How to Use Chronotypes for Better Sleep

Jul 07, 2020

by Dan Ketchum

We know that humans are diurnal creatures (we generally stay active during daylight) and the idea of individual biological clocks and circadian rhythms is nothing new. To better understand your sleep/wake patterns, look to chronotypes, which neatly categorize our unique patterns into four easy to digest types. Chronotypes can help each of us maximize our energy by sleeping and performing our daily routine in an optimal timeframe. 

So how do they work? Here, we break down what you need to know to use chronotypes for better sleep.

What Is a Chronotype? 

Michael Breus, Ph.D., a sleep specialist, clinical psychologist and author of The Power of When: Discover Your Chronotype, is a key figure in popularizing the notion of the chronotype, so we’ll leave it to him to explain their basis in sleep science. As he tells CBS This Morning, “It’s biologically driven. It’s based on your genetics. As a matter of fact, it’s the PER3 gene ... actually the length of it tells us a lot about what time you want to sleep and how much you want to sleep.” 

That PER3 gene is the “period circadian regulator 3,” which the U.S. National Library of Medicine calls the “primary pacemaker” of the mammalian brain. It’s our internal timekeeper, sending our body signals not only on our desired sleep cycle, but also helping regulate physiological activities ranging from metabolism to body temperature to a functioning immune system. In short, having a general idea of your PER3 genetic makeup — as represented by a handy chronotype — potentially affects all of these factors.  

What Is My Chronotype? 

So here’s the fun part. You’ve heard of early birds and night owls, right? Well, we’re not too far from that territory, as chronotypes have been categorized into four basic personality types, each represented by a different animal. 

  • The Bear (about 50% of people): Extroverted bears balance open-mindedness with caution, finding comfort in familiarity. They’re also comfy to be around – Dr. Breus dubs them the “glue of society.” 
  • The Lion (15 to 20% of people): Lions are often leaders. These practical, organized people don’t like to deviate from a schedule. They rarely nap. 
  • The Wolf (15 to 20% of people): Before you knew what a chronotype was, you probably called wolves “night owls.” Intense creative types are often wolves, who follow their impulses and emotional cues.
  • The Dolphin (10% of people): Often very intelligent folks, dolphins may also be a little obsessive and err on the side of caution. If you’re a perfectionist and a light sleeper, you might be a dolphin. 

If you need more help discovering your chronotype, you can take this chronotype quiz

Your Chronotype, Your Sleep Cycle

Now that you know your chronotype, it’s time to leverage that into a sleep cycle that suits your PER3 makeup (with a little help from FOCL Night, which is totally chronotype-agnostic).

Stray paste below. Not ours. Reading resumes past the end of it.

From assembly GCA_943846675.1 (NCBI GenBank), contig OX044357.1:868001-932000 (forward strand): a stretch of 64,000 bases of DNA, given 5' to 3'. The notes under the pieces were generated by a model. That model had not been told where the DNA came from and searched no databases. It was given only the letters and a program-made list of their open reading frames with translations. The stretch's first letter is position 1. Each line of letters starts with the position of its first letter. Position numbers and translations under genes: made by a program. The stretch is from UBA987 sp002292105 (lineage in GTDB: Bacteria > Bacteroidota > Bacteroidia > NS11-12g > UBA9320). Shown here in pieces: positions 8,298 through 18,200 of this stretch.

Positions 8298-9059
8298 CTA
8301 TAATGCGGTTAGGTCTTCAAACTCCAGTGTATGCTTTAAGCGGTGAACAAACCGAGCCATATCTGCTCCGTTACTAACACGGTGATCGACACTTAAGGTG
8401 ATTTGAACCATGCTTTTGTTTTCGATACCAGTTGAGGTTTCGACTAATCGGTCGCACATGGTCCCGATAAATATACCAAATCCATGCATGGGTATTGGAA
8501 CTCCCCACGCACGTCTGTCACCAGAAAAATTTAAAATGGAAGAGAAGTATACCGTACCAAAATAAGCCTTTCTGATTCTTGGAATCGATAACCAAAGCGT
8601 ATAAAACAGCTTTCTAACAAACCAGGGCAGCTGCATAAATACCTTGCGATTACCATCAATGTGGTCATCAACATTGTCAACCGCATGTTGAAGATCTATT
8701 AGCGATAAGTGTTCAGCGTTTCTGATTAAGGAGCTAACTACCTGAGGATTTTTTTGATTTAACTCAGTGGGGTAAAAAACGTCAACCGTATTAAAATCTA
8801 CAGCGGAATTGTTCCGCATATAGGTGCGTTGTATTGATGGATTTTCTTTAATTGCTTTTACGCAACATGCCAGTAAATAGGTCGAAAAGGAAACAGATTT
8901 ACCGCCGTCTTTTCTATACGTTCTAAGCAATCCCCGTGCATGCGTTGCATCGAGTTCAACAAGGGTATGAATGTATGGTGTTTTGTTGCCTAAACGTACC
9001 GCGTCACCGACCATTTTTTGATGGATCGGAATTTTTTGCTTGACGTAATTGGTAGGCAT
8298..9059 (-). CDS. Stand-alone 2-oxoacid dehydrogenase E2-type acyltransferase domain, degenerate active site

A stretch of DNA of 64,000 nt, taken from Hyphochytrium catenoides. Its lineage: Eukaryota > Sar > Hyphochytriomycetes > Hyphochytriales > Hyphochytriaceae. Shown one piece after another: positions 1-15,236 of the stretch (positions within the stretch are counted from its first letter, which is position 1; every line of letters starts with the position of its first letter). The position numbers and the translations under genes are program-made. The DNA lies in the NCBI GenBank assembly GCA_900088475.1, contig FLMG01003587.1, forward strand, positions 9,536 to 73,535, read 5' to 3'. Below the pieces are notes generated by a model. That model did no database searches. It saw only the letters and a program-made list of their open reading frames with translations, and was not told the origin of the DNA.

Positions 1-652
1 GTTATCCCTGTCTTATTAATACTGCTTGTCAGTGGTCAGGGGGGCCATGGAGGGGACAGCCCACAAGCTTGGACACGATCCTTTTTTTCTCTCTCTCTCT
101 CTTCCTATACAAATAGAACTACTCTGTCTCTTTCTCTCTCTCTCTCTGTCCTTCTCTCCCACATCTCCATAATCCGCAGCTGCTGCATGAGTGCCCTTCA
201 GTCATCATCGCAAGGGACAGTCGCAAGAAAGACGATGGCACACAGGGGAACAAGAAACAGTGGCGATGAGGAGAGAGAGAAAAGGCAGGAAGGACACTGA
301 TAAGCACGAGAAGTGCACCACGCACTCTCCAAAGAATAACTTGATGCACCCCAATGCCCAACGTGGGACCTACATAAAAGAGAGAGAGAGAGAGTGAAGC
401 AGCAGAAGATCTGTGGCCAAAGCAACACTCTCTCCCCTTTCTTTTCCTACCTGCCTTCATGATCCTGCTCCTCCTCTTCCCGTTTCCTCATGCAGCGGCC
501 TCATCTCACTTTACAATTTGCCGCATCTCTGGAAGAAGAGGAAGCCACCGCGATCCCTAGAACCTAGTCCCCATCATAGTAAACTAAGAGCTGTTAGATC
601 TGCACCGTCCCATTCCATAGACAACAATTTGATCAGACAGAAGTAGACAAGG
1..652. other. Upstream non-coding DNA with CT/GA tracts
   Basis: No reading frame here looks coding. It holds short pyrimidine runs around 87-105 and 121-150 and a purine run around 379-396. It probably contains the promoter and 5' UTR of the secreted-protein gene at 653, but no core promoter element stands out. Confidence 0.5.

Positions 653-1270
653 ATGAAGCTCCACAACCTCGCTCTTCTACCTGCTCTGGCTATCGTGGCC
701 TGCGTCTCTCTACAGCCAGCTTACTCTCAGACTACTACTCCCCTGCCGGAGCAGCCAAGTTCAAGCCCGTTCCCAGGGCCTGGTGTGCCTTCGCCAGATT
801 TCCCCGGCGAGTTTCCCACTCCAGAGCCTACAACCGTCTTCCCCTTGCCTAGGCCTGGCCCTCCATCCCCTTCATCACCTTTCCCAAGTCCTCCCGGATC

• Bears sleep with the sun, waking at sunrise and crashing around sunset. They’re most alert and productive from the mid-morning through the early afternoon and may experience energy dips in the late afternoon hours.
  • Lions sleep best if they hit the hay around 8:30 to 10 p.m. and they often rise early, sometimes even before dawn. They typically find themselves most alert around noon. 
  • Wolves usually go to be late — like early a.m. hours late — and wake up around noon. Wolves often feel energetic from around noon to 4 p.m., with potential for another energy spike in the evening.
  • Dolphins are hard to pin down, as they don’t always follow a regular sleep schedule. If you’re a dolphin, follow your body’s sleep impulses rather than guilting yourself about your schedule and enjoy windows of productivity around 10 a.m. to 2 p.m. or late at night.

Speaking to Healthline, certified sleep science coach Eva Cohen says, “knowing your chronotype may help you understand how your internal clock works and how you can synchronize it with your daily activities and duties to use your time most efficiently.” So it’s not just about sleep cycles — knowing your chronotype means you know your energetic peaks and valleys, which means you know the best time to do just about everything


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Dan has been a freelance writer and small business owner since 2009. In the healthcare and cannabis realms, he’s fortunate enough to have collaborated with the likes of Civilized Life, Cetaphil, LIVESTRONG, VitaGenne, DermStore, B-Great, and more as a writer, with work appearing in publications such as USA Today, The Seattle Times and the San Francisco Chronicle’s SFGate, among others.


CBS News: CBS This Morning: What’s Your Chronotype? How to Find the Perfect Time to Do Everything

ScienceDirect: Chronotype 

Healthline: What Are Chronotypes? 

The Sleep Doctor, Michael J. Breus, PhD: 5 Things to Know – and DO – If You Aren’t Sure Your Chronotype is Right

U.S. National Library of Medicine: Genetics Home Reference: PER3 Gene

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